SDM Case Study: Union Service Stores, Tanzania

Union Service Stores Company Limited (USSL) is a Tanzanian family-owned business founded in 1992. Headquartered in Moshi, Kilimanjaro region, USSL specializes in the production of animal feed, maize flour and agricultural inputs. USSL currently sources maize, sorghum and barley primarily from a combination of traders and commercial farmers. However, this meant there wasn’t sufficient security of supply particularly when it comes to pricing. As a result, USSL aims to significantly increase the proportion of its sourcing from smallholder farmers. USSL has contracted 25 farmer groups (~5,000 farmers) in the Northern Zone with ambitions to also contract farmers in the Southern Zone. This strategic change is expected to increase the security of supply to USSL by allowing higher volumes of maize grain to be sourced that meet USSL’s quality requirement. An important element for USSL to realize the potential benefit of sourcing from FOs is to secure sufficient farmer loyalty rates.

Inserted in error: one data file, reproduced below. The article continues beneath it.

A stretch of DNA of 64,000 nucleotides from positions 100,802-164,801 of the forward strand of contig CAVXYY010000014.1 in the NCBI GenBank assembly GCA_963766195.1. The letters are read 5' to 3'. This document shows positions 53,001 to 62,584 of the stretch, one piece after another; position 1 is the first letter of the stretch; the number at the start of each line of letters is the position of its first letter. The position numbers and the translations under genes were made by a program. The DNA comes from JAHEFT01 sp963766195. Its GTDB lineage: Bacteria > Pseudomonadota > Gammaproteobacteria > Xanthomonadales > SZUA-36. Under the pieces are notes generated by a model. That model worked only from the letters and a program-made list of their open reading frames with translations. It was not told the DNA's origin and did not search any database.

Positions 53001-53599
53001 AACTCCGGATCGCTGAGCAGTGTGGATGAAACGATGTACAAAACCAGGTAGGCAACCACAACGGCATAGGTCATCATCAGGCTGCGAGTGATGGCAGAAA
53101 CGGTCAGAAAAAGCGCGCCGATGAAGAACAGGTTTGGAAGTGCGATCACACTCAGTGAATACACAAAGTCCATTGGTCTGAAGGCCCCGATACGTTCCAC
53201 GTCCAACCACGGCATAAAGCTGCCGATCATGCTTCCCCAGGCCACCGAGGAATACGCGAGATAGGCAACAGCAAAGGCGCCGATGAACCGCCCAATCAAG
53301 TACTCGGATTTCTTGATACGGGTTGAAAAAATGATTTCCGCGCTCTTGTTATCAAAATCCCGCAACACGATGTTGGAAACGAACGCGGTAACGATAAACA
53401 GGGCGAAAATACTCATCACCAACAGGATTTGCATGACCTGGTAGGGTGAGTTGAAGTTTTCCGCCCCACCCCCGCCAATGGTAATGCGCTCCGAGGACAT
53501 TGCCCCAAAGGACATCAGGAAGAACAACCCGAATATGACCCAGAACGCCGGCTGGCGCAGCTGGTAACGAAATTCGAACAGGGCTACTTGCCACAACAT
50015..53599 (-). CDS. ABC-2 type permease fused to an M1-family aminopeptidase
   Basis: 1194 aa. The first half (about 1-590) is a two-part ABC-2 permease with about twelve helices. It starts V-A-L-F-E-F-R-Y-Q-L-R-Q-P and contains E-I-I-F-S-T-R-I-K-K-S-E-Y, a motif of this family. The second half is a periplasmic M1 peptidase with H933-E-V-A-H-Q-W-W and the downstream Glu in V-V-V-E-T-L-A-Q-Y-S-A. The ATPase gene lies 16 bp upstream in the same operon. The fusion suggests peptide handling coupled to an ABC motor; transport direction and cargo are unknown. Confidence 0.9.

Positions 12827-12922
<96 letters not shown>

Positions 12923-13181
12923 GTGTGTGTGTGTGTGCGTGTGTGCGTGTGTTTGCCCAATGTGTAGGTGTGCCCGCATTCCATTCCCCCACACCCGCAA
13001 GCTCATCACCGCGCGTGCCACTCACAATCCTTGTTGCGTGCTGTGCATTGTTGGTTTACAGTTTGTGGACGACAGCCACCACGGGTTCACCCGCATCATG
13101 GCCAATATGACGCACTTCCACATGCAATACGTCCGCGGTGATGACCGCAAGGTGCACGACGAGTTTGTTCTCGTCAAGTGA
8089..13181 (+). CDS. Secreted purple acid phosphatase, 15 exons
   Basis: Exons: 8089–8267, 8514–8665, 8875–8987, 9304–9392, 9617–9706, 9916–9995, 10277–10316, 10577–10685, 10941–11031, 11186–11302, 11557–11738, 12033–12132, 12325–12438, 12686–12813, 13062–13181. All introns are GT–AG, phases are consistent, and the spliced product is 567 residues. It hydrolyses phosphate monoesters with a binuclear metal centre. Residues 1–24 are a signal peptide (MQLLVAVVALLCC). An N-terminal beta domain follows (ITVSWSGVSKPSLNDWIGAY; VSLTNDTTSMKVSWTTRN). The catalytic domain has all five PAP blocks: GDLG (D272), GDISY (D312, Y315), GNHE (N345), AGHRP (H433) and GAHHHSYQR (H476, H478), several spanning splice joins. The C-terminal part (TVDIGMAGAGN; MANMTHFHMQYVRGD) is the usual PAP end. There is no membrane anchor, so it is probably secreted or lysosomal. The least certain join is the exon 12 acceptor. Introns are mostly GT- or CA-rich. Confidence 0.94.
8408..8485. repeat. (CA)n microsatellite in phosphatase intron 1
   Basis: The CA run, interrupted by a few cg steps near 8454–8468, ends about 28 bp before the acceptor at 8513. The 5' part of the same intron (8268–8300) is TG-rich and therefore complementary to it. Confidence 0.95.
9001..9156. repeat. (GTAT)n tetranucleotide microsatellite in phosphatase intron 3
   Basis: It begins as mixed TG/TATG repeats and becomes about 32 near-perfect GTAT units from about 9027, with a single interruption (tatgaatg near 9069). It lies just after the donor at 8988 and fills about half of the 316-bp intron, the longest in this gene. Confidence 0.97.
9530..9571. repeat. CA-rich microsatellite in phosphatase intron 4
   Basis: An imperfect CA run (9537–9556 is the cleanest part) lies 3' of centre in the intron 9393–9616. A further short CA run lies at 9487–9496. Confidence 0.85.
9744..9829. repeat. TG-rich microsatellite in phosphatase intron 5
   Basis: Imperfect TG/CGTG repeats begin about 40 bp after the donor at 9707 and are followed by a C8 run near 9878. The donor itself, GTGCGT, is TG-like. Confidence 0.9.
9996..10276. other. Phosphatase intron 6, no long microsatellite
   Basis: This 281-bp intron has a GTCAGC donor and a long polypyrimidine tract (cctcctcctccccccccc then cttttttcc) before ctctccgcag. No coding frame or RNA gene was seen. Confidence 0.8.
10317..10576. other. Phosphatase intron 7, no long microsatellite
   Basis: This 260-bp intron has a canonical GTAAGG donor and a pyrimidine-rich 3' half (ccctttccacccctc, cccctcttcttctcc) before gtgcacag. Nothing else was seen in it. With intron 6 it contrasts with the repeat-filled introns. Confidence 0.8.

The SDM (Service Delivery Model) analysis shows that under current assumptions USSL is able to generate a healthy return on investment from the SDM from the start of the operations. Even though the costs of offering the services to farmers are not offset by charging farmers or Farmer Organizations for the services, the commercial growth that is facilitated by it, is larger than the investment required. The biggest risk to the success of the SDM is that farmers are not able to afford service adoption: cash-flow challenges make it difficult to purchase the optimal quantities of inputs at the time they should be applied. In addition this study brings to light the risk that all farmers will experience a drop in net income in the first year(s) of participation in the SDM, creating a disincentive for continued participation in the SDM. As the farmers are expected to benefit increasingly from participation in the SDM following these initial years, USSL is advised to explore ways to provide additional support to farmers in initial years of participation in the SDM.

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